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It’s a gift to be a journalist in this moment.
Or at least that’s what we tell ourselves. It’s the only way to get through.
Freelancers (like I am right now) spend every month counting our pennies, making sure we’ll make rent and have a little left over for food and coffee and the other vices of our profession. For those lucky few with a steady job, they’re wondering how long until downsizing and budget cuts will put them out on the street.
In addition to journalism’s grim financial picture, we’re finding ourselves targeted by the government and by far-right fascists for violence and repression in a way we haven’t faced in decades.
This is also a time when our skills, used in service to people and planet, are vital to survival. Journalists can give voice to the voiceless, while also shining a bright searchlight into all the crevices and hidden places where the powerful do their darkest acts.
That’s why I get so furious at the journalists that are throwing in their lot with the other side: with bigotry, with Islamophobia, racism and nationalism, and even with overt fascism. Admittedly, anyone proudly espousing these beliefs is a reprehensible human being, but I take the nazi media personally.
You see them more and more at protests, and one of their common refrains is “I’m just a journalist.”
They say it after asking leading questions asked not out of legitimate interest in the answers. They’re looking for ways to slice and dice activist quotes in a way guaranteed to make us look bad, and make the issues, however much our lives depend on them, seem foolish or even dangerous.
“I just want to show both sides,” they’ll tell you.
Even when you point out that the “other side” in this case, is literally calling for the genocide of entire races and other marginalized people … when one side is arguing that we should allow war refugees to die at sea … when the enemy is trying to make our earth so polluted it can no longer sustain life … they cling to this belief that being a journalist absolves them of responsibility.
As a gonzo journalist, I’ve discarded the myth of neutrality and openly embrace my biases so my readers know where I’m coming from. But even reporters working in the traditional paradigm have a responsibility in the stories they tell and how they tell them.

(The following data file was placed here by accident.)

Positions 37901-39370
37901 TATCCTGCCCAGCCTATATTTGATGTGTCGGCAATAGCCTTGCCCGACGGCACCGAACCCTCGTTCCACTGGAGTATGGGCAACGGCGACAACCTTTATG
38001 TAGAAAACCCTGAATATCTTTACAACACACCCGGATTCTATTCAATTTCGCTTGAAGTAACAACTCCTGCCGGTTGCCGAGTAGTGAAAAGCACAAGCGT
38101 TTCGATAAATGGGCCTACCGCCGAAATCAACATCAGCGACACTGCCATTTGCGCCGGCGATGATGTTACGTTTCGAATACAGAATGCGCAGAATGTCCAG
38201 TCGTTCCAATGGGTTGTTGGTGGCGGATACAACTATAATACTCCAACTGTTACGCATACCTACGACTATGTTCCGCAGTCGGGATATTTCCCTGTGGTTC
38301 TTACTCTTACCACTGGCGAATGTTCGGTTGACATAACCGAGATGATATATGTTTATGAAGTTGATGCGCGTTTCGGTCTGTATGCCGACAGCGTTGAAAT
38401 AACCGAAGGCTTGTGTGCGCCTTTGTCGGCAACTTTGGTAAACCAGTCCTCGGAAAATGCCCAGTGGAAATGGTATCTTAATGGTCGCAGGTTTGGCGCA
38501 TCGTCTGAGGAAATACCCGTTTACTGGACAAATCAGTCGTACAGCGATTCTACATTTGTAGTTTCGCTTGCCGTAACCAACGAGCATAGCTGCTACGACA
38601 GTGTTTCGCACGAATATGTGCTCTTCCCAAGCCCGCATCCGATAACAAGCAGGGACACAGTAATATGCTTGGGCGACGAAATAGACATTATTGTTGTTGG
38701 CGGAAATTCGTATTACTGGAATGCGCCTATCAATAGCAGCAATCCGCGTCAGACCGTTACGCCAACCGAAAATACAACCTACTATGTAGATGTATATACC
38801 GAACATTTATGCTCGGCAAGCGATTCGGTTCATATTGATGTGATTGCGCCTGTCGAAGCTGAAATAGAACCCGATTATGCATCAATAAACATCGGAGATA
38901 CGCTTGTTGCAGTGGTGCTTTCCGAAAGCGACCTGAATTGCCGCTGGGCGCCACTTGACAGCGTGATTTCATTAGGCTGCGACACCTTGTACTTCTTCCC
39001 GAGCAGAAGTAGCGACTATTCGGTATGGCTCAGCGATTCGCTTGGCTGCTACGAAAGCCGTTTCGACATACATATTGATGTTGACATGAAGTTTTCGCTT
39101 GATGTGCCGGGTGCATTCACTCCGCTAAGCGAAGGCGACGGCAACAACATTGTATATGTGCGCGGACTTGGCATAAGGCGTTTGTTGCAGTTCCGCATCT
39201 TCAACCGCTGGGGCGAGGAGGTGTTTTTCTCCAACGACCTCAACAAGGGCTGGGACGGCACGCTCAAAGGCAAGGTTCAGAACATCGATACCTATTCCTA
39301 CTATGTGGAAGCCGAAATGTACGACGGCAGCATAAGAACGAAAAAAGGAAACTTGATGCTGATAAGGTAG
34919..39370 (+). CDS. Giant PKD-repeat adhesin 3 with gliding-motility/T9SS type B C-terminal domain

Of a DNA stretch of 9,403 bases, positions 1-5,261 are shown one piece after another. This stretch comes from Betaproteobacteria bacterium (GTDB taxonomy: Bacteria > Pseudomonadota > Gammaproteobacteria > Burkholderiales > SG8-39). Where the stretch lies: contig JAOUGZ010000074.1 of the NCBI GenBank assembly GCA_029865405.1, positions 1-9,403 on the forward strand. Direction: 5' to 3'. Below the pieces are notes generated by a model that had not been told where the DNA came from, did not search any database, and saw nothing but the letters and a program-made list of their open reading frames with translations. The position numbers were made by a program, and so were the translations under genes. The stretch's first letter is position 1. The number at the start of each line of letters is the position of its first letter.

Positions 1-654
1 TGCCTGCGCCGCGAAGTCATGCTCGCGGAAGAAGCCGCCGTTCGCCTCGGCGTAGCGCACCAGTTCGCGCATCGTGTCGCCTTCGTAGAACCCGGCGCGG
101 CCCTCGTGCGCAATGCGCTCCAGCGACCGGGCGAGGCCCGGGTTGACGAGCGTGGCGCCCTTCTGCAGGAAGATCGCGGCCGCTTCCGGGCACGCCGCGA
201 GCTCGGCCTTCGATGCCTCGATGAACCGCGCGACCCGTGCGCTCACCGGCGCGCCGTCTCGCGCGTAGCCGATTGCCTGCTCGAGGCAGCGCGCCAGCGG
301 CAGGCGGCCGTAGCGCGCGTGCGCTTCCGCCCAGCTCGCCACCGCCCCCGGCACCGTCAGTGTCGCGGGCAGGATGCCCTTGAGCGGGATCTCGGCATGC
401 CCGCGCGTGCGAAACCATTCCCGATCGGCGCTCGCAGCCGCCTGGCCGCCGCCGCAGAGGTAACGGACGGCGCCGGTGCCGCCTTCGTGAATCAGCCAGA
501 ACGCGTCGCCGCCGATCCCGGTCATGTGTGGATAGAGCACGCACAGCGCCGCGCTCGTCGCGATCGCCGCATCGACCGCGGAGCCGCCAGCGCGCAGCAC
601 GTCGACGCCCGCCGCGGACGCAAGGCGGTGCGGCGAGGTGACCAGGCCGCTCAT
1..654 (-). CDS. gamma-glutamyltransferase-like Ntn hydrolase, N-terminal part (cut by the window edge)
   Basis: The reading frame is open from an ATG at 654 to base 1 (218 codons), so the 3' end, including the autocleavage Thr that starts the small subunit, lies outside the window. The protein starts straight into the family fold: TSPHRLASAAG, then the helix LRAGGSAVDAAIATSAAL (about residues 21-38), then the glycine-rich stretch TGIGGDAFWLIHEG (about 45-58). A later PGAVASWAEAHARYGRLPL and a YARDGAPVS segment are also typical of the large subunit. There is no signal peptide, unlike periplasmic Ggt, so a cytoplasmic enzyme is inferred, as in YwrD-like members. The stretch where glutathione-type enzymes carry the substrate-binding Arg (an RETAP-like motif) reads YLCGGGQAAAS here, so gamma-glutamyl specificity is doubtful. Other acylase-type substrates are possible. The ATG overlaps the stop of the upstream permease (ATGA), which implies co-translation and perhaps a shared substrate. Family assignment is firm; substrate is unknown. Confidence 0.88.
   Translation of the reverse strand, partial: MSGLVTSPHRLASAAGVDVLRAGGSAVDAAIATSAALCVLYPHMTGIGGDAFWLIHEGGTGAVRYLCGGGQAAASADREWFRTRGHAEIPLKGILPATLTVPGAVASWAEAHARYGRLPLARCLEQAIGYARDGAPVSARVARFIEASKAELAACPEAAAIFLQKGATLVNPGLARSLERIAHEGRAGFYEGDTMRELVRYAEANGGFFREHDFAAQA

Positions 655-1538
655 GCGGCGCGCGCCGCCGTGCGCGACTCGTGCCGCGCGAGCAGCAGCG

For example, if a photojournalist takes two dozen photos of police violently arresting an activist, but the photo that makes it into the paper is the only one that appears to show the activist resisting arrest, that journalist bears responsibility if that photo is used by police, or in court.
Likewise, when the media uncritically amplifies the voices of white supremacists, or allows statements by politicians and police to go without fact checking, the outlets responsible are anything but neutral. Instead, they’ve become willing participants in a destructive system.
Journalists that advocate for war, and who promote poverty and suffering rather than justice, have blood on their hands.
In some ways, I blame the myth of neutrality for the disreputable, fashy “journalists” I describe above, who go out drinking with Neo-Nazis by night, then claim to want to fairly represent you in the morning.
Neutrality has given them an umbrella to hide under. Their behavior is also part of the way the right-wing is hijacking concepts once beloved to the left, like “freedom of speech” and “freedom of religion,” and redefining them as excuses to spread bigotry.
We must give no platform to hate. The flip side of that is that we must also work to give a platform to those who have never had one.
From the warming climate to the rise of fascism, this is a state of global emergency.
As a journalist, you must remember that even if you don’t take a side, the choice is made for you by the company you keep and the stories you publish.
“There are a lot of ways to practice the art of journalism, and one of them is to use your art like a hammer to destroy the right people.” — HUNTER S THOMPSON, “BETTER THAN SEX: CONFESSIONS OF A POLITICAL JUNKIE”
Read the full issue: Gonzo Notes 10
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the right-wing is hijacking concepts once beloved to the left, like “freedom of speech” and “freedom of religion,” and redefining them as excuses to spread bigotry. We must give no platform to hate. The flip side of that is that we must also work to give a platform to those who have never had one.
You’re never ‘just’ a journalist by Kit O’Connell is licensed under a Creative Commons Attribution 4.0 International License.
Based on a work at http://bit.ly/GonzoNotes10.